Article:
CLEVELAND--(BUSINESS WIRE)--Oxford University in conjunction with Life Line Screening, the nation’s leading community screening provider, today announced findings from a clinical research paper which show that chronic cardiovascular diseases occur approximately 10 years earlier in men than women. The findings will be presented by Oxford University at the Society for Vascular Medicine 2013 Annual Meeting and Scientific Sessions.
The paper is based on data drawn from over 290,000 vascular screens performed by Life Line Screening from 2008-2012 across the U.K and Ireland. Among the findings to be presented is evidence suggesting the rates of chronic cardiovascular conditions including abdominal aortic aneurysm (AAA); narrowing of a main artery in the neck and an irregular heartbeat (both of which significantly increase the risk of stroke); and circulatory problems affecting the legs, all increase with age. In addition, women seem to develop them around 10 years later than men.
“We are pleased to be able to work with such a prestigious organization as University of Oxford in order to enhance the available database of research around preventable cardiovascular conditions – which represent one of the most significant and costly global health issues today,” said Dr. Andrew Manganaro, M.D, FACC, FACS, Chief Medical Officer, Life Line Screening. “At Life Line Screening, our mission is to help patients improve their health outcomes by providing the right screening, at the right time. Leveraging our screening data to further the research of leading institutions like Oxford is yet another way we can advance this goal and ultimately drive better population health.”
This presentation marks the first output of a broader collaboration between Life Line Screening and the Clinical Trial Service Unit and Epidemiological Studies Unit (CTSU), based at the University of Oxford. The two organizations are also working together on a large epidemiological study which investigates the rates of and risk factors for several potentially serious vascular conditions. The data informing this broader study, as well as the paper presented today, is drawn from Life Line Screening’s uniquely rich database of patient preventive screening results.
Work is ongoing on the study, and Life Line Screening and the CTSU hope to be able to determine the importance of smoking, high cholesterol, high blood pressure and obesity for these “silent” vascular conditions, thereby helping to prevent significant disease and premature death due to vascular disease.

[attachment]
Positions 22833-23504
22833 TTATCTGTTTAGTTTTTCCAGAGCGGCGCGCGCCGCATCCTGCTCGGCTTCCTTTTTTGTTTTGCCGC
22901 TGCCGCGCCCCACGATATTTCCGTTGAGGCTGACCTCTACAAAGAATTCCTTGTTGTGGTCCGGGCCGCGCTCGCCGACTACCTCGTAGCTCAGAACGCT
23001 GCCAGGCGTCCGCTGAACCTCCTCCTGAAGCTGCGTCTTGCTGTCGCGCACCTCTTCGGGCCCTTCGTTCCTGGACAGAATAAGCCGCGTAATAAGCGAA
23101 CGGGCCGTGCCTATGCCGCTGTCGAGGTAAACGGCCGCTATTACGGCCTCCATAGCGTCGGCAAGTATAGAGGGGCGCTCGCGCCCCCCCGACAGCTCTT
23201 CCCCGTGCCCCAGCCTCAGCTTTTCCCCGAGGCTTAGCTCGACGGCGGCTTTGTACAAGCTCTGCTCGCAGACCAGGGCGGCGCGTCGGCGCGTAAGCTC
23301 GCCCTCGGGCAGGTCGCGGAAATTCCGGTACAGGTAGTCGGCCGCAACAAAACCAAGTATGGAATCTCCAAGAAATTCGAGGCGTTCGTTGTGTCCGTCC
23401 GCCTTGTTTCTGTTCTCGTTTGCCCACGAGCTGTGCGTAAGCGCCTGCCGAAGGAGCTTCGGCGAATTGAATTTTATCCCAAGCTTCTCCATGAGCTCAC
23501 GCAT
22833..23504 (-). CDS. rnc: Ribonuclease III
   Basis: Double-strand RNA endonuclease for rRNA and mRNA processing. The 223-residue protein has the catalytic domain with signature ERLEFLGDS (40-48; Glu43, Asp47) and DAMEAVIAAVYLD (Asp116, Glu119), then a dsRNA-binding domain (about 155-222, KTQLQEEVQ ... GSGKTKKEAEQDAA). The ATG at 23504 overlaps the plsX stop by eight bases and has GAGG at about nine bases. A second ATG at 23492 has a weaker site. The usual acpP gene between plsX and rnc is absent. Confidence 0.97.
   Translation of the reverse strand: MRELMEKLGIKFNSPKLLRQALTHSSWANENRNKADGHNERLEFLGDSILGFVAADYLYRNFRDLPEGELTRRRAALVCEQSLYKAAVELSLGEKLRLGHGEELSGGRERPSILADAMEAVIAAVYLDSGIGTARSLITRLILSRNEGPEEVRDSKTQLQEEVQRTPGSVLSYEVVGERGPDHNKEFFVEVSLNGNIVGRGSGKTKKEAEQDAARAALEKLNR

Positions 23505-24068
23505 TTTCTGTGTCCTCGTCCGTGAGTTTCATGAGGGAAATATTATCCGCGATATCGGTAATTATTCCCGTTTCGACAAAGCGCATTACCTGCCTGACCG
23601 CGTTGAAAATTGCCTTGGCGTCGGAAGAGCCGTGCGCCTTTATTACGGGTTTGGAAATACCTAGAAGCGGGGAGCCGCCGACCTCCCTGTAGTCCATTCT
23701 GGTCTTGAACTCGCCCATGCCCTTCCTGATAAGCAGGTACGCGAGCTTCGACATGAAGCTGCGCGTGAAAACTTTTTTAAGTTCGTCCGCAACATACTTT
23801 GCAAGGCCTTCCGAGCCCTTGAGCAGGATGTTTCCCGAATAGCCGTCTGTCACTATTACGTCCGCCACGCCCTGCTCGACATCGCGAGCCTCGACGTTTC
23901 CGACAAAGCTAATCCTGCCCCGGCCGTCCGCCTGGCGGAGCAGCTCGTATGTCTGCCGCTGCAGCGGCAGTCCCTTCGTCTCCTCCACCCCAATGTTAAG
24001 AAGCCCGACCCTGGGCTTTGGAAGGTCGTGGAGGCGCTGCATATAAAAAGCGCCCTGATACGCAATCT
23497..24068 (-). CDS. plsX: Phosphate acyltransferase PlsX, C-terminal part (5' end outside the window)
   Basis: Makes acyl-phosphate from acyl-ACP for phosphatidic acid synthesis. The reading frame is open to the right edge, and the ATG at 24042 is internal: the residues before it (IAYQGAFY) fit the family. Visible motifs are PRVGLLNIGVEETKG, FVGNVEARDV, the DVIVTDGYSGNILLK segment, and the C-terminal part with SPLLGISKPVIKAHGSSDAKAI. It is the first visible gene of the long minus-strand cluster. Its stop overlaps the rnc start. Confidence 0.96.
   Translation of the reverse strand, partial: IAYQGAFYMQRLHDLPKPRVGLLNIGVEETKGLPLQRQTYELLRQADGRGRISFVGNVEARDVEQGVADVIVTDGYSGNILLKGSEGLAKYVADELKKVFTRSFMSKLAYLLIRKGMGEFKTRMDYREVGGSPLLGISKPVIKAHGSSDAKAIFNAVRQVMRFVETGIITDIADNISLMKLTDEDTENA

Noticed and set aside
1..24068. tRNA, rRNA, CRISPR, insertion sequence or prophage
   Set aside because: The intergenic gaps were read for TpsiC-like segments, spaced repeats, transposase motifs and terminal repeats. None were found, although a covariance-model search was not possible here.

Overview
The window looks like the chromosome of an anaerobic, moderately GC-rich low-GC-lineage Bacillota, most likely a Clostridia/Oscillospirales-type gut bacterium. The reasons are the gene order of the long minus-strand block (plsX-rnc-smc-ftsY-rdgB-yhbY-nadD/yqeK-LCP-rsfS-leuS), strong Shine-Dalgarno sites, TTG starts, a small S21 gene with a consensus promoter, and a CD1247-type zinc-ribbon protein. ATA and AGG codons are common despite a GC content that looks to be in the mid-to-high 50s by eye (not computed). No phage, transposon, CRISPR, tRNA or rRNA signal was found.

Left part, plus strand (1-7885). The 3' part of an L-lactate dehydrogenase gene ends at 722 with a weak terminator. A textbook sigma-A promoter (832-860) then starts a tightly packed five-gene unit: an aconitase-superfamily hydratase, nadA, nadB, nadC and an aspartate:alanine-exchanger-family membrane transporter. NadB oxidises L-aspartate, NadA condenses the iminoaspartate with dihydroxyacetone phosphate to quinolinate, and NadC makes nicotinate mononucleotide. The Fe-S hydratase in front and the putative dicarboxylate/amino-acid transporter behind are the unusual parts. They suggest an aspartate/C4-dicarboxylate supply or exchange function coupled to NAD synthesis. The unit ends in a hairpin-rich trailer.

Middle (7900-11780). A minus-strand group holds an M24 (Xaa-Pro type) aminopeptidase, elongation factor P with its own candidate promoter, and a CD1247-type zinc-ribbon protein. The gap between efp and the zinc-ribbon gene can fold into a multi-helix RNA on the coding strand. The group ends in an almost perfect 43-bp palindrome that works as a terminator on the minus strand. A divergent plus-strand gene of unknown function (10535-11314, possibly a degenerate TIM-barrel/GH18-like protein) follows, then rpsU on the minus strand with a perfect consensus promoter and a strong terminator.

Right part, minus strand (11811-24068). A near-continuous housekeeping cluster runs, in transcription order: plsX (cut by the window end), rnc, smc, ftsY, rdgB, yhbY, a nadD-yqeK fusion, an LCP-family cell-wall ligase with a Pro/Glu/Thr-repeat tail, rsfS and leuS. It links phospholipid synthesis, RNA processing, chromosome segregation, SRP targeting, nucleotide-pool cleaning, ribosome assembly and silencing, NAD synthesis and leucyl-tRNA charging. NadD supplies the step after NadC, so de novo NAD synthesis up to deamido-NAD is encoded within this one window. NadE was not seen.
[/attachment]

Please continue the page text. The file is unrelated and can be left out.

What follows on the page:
“We are very excited about our collaboration with Life Line Screening,” said Mr. Richard Bulbulia, a consultant Vascular Surgeon from Oxford University who will present the paper. “We now have a unique opportunity to study the importance of modifiable risk factors, such as smoking, on conditions like abdominal aortic aneurysm and carotid disease. When these conditions are detected, they can be treated medically, surgically, or with a stent, and our work with Life Line Screening will also inform the design of widespread vascular risk reduction strategies to lower the overall burden of disease. This should enable further reductions in the risk of stroke and premature death from cardiovascular disease, which is responsible for around one-third of all deaths in the developed world.”
About Life Line Screening
Life Line Screening is a preventive health company and a leading provider of community-based screenings in the United States, United Kingdom, and Australia. Since inception in 1993, Life Line Screening has screened over 8 million people, and currently screens about 1 million people each year at more than 15,000 screening events. In addition, Life Line Screening maintains a large and growing list of hospital and health care system sponsors. Currently working with more than 160 hospitals in 48 states, Life Line Screening’s services include detection of heart disease, diabetes, osteoporosis, liver, and kidney conditions. The company website is located at www.lifelinescreening.com.
CTSU (Co-directors Professor Sir Rory Collins and Professor Sir Richard Peto) is based in The Richard Doll Building at the University of Oxford and it’s work chiefly involves studies of the causes and treatment of "chronic" diseases such as cancer, heart attack or stroke (which, collectively, account for most adult deaths worldwide), although it does also involve some studies of other major conditions in developed and developing countries.
Large-scale randomised and observational evidence is needed to investigate appropriately reliably the causes, prevention and treatment of premature death and disability in developed and developing countries. The CTSU experience shows that such studies can be practicable and relatively inexpensive if sufficient attention is paid to the details of study design.
Such large-scale research does require widespread collaboration, so although around 220 people currently work in the Richard Doll Building at Oxford (including those responsible for statistical and clinical direction, computing, laboratory work, and administrative support), hundreds of others work full- or part-time on CTSU studies outside Oxford. The unit receives core funding from the British Heart Foundation (BHF), Cancer Research UK (CR-UK) and the Medical Research Council (MRC).